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Tales and Novels — Volume 01   By: (1767-1849)

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E text prepared by Anne Folland, Jonathan Ingram, Mary Meehan, and the Online Distributed Proofreading Team






It has been somewhere said by Johnson, that merely to invent a story is no small effort of the human understanding. How much more difficult is it to construct stories suited to the early years of youth, and, at the same time, conformable to the complicate relations of modern society fictions, that shall display examples of virtue, without initiating the young reader into the ways of vice narratives, written in a style level to his capacity, without tedious detail, or vulgar idiom! The author, sensible of these difficulties, solicits indulgence for such errors as have escaped her vigilance.

In a former work the author has endeavoured to add something to the increasing stock of innocent amusement and early instruction, which the laudable exertions of some excellent modern writers provide for the rising generation; and, in the present, an attempt is made to provide for young people, of a more advanced age, a few Tales, that shall neither dissipate the attention, nor inflame the imagination.

In a work upon education, which the public has been pleased to notice, we have endeavoured to show that, under proper management, amusement and instruction may accompany each other through many paths of literature; whilst, at the same time, we have disclaimed and reprehended all attempts to teach in play. Steady, untired attention is what alone produces excellence. Sir Isaac Newton, with as much truth as modesty, attributed to this faculty those discoveries in science, which brought the heavens within the grasp of man, and weighed the earth in a balance. To inure the mind to athletic vigour is one of the chief objects of good education; and we have found, as far as our limited experience has extended, that short and active exertions, interspersed with frequent agreeable relaxation, form the mind to strength and endurance, better than long continued feeble study.

Hippocrates, in describing the robust temperament, tells us that the athletae prepare themselves for the gymnasium by strong exertion, which they continued till they felt fatigue; they then reposed till they felt returning strength and aptitude for labour: and thus, by alternate exercise and indulgence, their limbs acquire the firmest tone of health and vigour. We have found, that those who have tasted with the keenest relish the beauties of Berquin, Day, or Barbauld, pursue a demonstration of Euclid, or a logical deduction, with as much eagerness, and with more rational curiosity, than is usually shown by students who are nourished with the hardest fare, and chained to unceasing labour.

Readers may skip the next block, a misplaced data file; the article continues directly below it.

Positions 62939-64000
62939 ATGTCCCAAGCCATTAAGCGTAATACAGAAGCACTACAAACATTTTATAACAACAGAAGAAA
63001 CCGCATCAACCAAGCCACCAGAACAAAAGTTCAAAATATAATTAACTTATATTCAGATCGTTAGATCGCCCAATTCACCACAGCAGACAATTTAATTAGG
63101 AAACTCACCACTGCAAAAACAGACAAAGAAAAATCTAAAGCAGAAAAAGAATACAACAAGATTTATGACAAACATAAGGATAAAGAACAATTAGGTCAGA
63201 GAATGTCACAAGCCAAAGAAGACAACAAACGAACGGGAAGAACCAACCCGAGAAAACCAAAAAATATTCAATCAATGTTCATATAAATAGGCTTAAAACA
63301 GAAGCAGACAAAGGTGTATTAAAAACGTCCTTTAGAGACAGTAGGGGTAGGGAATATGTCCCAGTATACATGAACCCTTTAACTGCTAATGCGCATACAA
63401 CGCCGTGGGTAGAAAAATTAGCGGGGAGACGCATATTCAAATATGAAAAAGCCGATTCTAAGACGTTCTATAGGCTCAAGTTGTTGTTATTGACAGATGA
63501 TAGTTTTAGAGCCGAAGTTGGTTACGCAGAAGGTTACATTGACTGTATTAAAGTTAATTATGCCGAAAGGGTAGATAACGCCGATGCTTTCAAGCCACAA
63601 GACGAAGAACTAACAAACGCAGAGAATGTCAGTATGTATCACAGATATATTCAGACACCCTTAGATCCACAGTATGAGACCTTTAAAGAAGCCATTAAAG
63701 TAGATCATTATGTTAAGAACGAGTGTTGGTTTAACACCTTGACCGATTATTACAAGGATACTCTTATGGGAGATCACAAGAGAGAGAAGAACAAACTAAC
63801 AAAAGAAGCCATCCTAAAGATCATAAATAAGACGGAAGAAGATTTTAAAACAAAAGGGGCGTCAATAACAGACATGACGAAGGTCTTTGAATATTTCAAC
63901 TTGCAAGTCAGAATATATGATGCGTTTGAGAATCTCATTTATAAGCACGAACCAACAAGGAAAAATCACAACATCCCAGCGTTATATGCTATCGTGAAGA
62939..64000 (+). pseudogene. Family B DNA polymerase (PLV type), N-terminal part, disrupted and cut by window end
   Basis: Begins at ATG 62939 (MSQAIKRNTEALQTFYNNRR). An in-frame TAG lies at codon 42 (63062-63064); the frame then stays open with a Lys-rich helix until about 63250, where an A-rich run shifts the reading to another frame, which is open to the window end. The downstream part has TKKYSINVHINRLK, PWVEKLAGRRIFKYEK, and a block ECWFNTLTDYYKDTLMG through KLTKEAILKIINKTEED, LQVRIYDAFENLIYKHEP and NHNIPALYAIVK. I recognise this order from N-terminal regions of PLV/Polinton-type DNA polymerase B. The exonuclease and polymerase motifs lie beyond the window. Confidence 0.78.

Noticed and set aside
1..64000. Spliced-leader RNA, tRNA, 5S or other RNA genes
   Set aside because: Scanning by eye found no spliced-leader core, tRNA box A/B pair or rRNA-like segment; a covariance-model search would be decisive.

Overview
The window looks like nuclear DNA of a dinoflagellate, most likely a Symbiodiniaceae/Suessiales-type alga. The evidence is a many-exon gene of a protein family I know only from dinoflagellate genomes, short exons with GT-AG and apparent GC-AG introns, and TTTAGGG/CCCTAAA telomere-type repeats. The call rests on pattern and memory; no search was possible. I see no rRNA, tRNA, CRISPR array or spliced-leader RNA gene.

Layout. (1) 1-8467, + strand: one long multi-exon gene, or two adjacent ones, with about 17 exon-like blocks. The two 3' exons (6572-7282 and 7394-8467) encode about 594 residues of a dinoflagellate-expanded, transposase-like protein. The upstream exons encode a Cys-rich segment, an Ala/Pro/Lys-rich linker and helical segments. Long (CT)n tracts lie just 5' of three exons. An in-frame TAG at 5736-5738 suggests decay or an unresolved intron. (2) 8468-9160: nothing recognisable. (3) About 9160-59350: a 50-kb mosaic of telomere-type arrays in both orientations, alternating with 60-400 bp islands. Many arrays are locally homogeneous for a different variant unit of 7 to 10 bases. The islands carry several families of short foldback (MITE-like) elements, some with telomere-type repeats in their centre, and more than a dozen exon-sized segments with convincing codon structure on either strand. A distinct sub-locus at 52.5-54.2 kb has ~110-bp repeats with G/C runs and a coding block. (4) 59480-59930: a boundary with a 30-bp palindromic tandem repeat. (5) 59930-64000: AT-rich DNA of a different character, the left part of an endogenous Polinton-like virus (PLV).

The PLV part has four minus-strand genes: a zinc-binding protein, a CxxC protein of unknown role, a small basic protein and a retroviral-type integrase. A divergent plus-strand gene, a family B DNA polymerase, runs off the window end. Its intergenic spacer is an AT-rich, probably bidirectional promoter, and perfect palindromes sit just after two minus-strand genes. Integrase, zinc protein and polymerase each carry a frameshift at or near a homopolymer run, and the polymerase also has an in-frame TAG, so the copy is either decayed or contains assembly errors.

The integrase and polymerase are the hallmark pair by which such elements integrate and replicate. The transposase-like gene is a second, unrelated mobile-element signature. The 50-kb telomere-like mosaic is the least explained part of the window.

"Forester" is the picture of an eccentric character a young man who scorns the common forms and dependencies of civilized society; and who, full of visionary schemes of benevolence and happiness, might, by improper management, or unlucky circumstances, have become a fanatic and a criminal.

The scene of "The Knapsack" is laid in Sweden, to produce variety; and to show that the rich and poor, the young and old, in all countries, are mutually serviceable to each other; and to portray some of those virtues which are peculiarly amiable in the character of a soldier.

"Angelina" is a female Forester. The nonsense of sentimentality is here aimed at with the shafts of ridicule, instead of being combated by serious argument. With the romantic eccentricities of Angelina are contrasted faults of a more common and despicable sort. Miss Burrage is the picture of a young lady who meanly natters persons of rank; and who, after she has smuggled herself into good company, is ashamed to acknowledge her former friends, to whom she was bound by the strongest ties of gratitude.

"Mademoiselle Panache" is a sketch of the necessary consequences of imprudently trusting the happiness of a daughter to the care of those who can teach nothing but accomplishments... Continue reading book >>

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